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The second person of the Trinity becoming flesh in baby Jesus was not only miraculous—a sign of God’s power—but also astonishing—a sign of God’s humility.

Since my October editorial (“Signs of Hope”), I have received a number of emails, letters, and even a homemade card from readers encouraging me and expressing their appreciation of my work. I am most thankful to all of you. You have lifted my spirits. Through you, God has reminded me that there are many gracious Christ-followers among us. 

As Christmas draws near, we are reminded again of God’s amazing love for us. The second person of the Trinity becoming flesh in baby Jesus was not only miraculous—a sign of God’s power—but also astonishing—a sign of God’s humility. It would be analogous to us becoming ants. God did this, willingly, in order to rescue us, driven by his gracious love.

In Philippians 2:6-7, the apostle Paul describes Christ’s incarnation this way: “Who, being in very nature God, did not consider equality with God something to be grasped, but made himself nothing, taking the very nature of a servant, being made in human likeness.” Instead of our culture’s prideful tendency to entitlement, Jesus willingly let go of his divine privileges. 

The original Greek word translated here as “servant” is actually the word for “slave.” Jesus willingly, intentionally, went from divinity to slavery. He humbled himself from being the divine Master to being a mortal slave. And, as an obedient slave, he was obedient to death, even a humiliating and excruciating death on a cross that was reserved for the worst criminals (v. 8).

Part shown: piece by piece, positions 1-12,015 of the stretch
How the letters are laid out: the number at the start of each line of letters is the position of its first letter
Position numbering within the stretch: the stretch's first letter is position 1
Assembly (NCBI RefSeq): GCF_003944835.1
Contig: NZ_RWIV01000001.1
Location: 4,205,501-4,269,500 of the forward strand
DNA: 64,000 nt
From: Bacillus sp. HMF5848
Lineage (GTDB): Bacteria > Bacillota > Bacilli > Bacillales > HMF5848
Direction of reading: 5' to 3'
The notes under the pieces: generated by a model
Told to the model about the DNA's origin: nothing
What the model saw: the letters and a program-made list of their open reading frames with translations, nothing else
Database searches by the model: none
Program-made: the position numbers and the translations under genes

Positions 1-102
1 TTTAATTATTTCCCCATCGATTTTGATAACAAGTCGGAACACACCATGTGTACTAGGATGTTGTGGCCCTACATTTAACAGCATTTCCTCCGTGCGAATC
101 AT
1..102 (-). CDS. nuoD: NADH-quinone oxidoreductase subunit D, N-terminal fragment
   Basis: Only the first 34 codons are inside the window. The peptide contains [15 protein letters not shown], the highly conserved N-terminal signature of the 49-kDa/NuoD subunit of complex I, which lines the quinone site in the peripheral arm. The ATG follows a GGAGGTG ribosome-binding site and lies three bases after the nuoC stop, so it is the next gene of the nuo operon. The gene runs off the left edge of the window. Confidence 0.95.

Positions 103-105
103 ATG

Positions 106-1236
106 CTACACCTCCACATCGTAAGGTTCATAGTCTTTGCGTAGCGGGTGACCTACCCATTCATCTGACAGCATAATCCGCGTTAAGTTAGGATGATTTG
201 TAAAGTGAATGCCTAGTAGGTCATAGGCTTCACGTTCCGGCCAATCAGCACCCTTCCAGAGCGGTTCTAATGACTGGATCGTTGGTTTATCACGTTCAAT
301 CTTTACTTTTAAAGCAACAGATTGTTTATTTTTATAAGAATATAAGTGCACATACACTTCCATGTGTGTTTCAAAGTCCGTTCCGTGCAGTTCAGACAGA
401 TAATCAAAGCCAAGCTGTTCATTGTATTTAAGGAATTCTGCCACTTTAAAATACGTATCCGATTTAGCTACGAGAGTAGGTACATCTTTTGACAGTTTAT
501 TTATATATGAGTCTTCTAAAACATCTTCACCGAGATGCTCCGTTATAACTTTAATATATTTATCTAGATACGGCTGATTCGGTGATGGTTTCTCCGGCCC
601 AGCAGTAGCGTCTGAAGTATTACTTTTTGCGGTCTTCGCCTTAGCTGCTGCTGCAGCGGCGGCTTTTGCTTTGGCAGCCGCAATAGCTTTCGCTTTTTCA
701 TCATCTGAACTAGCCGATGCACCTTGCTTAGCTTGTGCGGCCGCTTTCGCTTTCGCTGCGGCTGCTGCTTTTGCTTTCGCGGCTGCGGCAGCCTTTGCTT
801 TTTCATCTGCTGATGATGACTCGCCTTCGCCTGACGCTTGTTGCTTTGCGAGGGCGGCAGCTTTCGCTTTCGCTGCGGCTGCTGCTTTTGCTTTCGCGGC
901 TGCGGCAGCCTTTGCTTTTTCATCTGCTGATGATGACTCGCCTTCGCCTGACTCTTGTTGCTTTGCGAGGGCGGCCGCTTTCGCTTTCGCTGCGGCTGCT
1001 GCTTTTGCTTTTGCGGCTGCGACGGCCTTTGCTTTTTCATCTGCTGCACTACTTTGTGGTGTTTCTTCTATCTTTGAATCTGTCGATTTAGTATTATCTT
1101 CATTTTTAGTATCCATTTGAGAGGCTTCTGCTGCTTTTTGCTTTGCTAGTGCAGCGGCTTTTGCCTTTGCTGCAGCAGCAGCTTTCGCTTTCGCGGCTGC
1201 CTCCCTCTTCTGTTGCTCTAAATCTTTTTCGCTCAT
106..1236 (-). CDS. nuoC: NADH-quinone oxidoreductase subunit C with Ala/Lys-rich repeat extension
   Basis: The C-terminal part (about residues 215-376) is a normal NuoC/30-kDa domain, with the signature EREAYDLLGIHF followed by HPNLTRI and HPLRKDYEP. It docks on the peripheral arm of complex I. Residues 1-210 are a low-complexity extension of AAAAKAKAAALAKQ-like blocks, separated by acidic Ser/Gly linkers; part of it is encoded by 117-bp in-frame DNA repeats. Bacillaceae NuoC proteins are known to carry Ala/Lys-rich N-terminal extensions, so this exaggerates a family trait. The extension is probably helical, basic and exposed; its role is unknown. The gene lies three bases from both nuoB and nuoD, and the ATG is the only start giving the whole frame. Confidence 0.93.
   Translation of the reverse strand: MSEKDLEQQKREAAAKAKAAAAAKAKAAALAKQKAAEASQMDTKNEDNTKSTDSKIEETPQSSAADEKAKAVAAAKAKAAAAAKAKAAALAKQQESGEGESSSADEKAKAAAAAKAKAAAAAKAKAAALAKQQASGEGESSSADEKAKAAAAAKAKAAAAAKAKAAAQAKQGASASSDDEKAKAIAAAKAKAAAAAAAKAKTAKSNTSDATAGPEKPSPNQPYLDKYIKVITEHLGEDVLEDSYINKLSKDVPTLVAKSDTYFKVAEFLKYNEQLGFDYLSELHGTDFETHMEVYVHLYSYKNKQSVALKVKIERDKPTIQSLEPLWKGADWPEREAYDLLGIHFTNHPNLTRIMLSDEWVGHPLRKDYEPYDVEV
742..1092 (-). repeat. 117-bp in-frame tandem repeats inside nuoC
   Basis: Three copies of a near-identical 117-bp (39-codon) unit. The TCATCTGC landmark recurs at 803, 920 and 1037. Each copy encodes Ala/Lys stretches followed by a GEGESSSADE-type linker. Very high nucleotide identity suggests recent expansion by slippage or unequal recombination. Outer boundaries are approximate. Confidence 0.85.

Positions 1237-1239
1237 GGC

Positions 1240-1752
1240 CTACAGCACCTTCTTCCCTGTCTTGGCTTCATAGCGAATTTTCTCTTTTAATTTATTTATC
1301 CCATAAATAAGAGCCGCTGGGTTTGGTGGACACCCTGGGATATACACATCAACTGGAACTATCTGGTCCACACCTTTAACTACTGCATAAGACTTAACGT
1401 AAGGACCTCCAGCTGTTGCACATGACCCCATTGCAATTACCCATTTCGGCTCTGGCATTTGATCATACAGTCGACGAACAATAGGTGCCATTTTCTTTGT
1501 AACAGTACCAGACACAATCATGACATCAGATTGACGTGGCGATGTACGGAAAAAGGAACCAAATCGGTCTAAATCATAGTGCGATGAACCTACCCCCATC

The apostle Paul wrote that our attitude should be the same as that of Christ Jesus (v. 5) who humbled himself. Paul wrote this to the Philippian church, which was facing some discord and disunity (Phil. 4:2). Jesus was the ultimate role model for Paul’s exhortation to “do nothing out of selfish ambition or vain conceit, but in humility consider others better than yourselves” (Phil. 2:3). If Jesus, who had every right as God to be entitled and to have honor over others, chose to let go of that for the sake of others, how much more should we, as Christ’s followers?

This is a hard teaching for us. In our North American culture, where individualism, self-centeredness, competitive pride, and entitlement attitudes rule, this posture of humility, obedience, self-giving, and self-relinquishing privileges is not only counter-cultural—it is hard. We would be seen as weak and foolish. 

But the path our Lord Jesus calls us to follow is not an easy path. It certainly does not align with the consumer mindset of today’s spirituality. However, God will not ignore our obedience. As God exalted Christ from his humiliation, God can raise us up along with Christ (Phil. 2:9-11). 

But this is not a call to do more, work harder, strive more as if it is all about our will power and our obedience. That would lead to righteousness by good works. 

It starts with “heart work.” God will draw close to a humble and contrite heart or spirit (Psalm 51:17; Isaiah 57:15). Let us be thankful to Christ for his undeserving grace toward us. Let us set our hearts on Christ, filling our hearts with more of him and less of us. And out of our Christ-filled hearts will flow his love and grace to others. I pray that this would be true for us this Christmas.

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